403(b) Summit: Industry Rap (ERISA Plans)

April 29, 2009 (PLANSPONSOR.com) - Some 403(b) plans are still in the grey zone, trying to figure out whether or not they are ERISA plans, said David Levine, Principal, Groom Law Group, speaking to attendees of PLANSPONSOR's 403(b) Summit.

class=”NoSpacing”> In a sense, what being an ERISA plan means is that the program is subject to federal law and sponsors must fulfill their fiduciary duties, he explained.

class=”NoSpacing”> “If you are subject to ERISA,” said Samuel Brkich, VP and Chief Counsel, The Newport Group, “the 403(b) rules are indistinguishable from 401(k) rules.” When a plan sponsor is trying to outline the program and its documents, Brkich said sponsors should ask themselves, “What’s the most prudent process to take?”

class=”NoSpacing”> Although it is always a good idea to document any decisions or issues related to the plan, there is a balancing act between having too much and too little documented, Levine said. It is vital to know what your documents say and make sure that the plan is in accordance. “If you have an investment policy, make sure you’re following it,” he said. Also, Levine notes, sponsors should ensure that their information sharing agreements do not conflict with plan documents, and that they will allow for plan changes that may be anticipated in the future.

class=”NoSpacing”> The task of consolidating vendors is “not one I envy,” Brkich said. Levine noted that he has seen some issues arise with documentation surrounding the various vendors. As a plan adds new vendors, or eliminates other vendors, the plan documents must reflect all the different rules regarding multiple vendors and investment options. From a monitoring standpoint, Michael Goss, Executive VP, Fiduciary Investment Advisors, noted, having fewer vendors is better, but it is still complicated.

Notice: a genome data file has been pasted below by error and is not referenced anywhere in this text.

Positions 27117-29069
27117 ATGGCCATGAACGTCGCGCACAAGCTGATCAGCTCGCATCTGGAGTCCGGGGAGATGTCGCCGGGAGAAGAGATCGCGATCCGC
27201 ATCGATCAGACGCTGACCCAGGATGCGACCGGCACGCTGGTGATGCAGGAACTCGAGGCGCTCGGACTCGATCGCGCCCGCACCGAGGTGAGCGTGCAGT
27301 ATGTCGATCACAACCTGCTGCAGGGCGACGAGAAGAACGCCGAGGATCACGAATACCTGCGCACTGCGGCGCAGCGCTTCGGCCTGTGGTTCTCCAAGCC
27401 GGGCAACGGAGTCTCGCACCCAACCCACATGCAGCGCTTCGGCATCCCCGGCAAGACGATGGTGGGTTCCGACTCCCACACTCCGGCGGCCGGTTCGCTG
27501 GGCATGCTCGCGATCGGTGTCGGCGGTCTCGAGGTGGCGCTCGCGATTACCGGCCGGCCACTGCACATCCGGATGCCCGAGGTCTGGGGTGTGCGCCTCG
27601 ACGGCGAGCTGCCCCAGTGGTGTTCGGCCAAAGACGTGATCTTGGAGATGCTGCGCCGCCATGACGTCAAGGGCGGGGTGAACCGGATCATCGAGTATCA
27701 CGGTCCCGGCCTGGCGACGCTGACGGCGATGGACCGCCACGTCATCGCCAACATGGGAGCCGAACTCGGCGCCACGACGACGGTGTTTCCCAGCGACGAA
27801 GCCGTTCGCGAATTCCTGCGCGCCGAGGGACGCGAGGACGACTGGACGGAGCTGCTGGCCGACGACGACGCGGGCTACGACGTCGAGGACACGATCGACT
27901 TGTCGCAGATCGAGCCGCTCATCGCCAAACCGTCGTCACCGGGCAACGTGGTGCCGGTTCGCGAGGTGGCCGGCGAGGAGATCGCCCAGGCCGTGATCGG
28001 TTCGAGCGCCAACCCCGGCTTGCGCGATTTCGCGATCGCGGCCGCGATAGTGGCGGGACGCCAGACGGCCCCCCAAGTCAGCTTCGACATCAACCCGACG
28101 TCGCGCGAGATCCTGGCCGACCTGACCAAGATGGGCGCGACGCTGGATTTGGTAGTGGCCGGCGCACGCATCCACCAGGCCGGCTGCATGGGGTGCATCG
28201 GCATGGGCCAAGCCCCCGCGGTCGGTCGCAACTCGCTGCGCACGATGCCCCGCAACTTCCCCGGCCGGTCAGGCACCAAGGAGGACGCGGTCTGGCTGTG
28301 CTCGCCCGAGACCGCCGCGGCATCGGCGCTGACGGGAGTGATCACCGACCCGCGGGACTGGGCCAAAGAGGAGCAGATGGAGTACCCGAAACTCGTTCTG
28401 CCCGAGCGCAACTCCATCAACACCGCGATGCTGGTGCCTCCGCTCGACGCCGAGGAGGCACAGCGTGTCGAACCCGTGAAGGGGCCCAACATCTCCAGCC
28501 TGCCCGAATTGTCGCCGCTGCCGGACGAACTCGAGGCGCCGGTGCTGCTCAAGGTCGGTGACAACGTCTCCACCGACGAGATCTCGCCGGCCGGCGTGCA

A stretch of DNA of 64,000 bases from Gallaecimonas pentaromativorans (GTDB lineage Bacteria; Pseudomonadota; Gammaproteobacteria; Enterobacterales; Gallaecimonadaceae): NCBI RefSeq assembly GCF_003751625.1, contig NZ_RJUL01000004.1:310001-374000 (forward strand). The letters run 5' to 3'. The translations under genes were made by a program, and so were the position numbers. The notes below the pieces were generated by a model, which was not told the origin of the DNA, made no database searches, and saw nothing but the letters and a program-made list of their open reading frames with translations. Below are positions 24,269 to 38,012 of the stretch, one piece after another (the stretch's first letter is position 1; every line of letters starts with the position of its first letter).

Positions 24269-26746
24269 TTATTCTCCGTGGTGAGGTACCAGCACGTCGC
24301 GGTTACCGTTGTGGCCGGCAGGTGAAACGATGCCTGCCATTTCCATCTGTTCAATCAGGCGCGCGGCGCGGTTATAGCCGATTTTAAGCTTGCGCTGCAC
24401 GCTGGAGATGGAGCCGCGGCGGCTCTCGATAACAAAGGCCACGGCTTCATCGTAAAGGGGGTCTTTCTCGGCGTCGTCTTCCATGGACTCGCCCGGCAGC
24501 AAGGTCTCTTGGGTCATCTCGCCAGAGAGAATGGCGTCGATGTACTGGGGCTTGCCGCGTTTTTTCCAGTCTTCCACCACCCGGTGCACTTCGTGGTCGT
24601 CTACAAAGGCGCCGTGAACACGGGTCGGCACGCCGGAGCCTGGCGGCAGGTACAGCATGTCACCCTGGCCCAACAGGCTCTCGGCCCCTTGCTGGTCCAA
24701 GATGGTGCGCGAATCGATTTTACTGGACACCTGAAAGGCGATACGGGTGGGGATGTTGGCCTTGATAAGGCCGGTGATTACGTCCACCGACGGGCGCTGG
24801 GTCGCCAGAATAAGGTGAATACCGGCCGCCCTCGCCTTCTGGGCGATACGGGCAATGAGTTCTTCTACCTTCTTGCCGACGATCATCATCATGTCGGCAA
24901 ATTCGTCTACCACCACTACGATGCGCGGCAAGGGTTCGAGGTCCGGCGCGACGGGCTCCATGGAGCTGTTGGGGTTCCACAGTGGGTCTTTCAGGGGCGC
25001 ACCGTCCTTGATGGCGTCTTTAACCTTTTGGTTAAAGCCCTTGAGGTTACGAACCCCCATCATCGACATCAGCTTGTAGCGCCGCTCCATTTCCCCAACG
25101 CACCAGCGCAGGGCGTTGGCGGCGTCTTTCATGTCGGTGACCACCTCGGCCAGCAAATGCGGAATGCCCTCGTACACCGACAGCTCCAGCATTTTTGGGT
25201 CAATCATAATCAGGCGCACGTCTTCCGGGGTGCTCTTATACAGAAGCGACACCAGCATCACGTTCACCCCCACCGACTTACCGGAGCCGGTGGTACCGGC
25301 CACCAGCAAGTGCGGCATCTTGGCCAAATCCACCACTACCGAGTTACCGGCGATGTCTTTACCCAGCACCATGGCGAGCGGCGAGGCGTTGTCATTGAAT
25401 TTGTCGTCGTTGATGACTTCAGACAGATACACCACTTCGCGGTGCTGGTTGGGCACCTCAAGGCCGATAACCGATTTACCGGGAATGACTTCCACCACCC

class=”NoSpacing”> Some sponsors at the conference expressed difficulties dealing with unresponsive vendors. Goss sympathized with their concerns, saying he has shared in those difficulties with clients – especially in the higher education space.

class=”NoSpacing”> Although it might seem tempting just to give up, putting it in writing that there is nothing more the plan committee can do and that it is throwing up its hands, “makes you an easy target,” Levine said. “Sometimes you’re sort of stuck and you just do what you can.”

class=”NoSpacing”> Brkich noted that the ERISA rules don’t require sponsors to do anything “super human” and that sponsors should just do what they can and document that.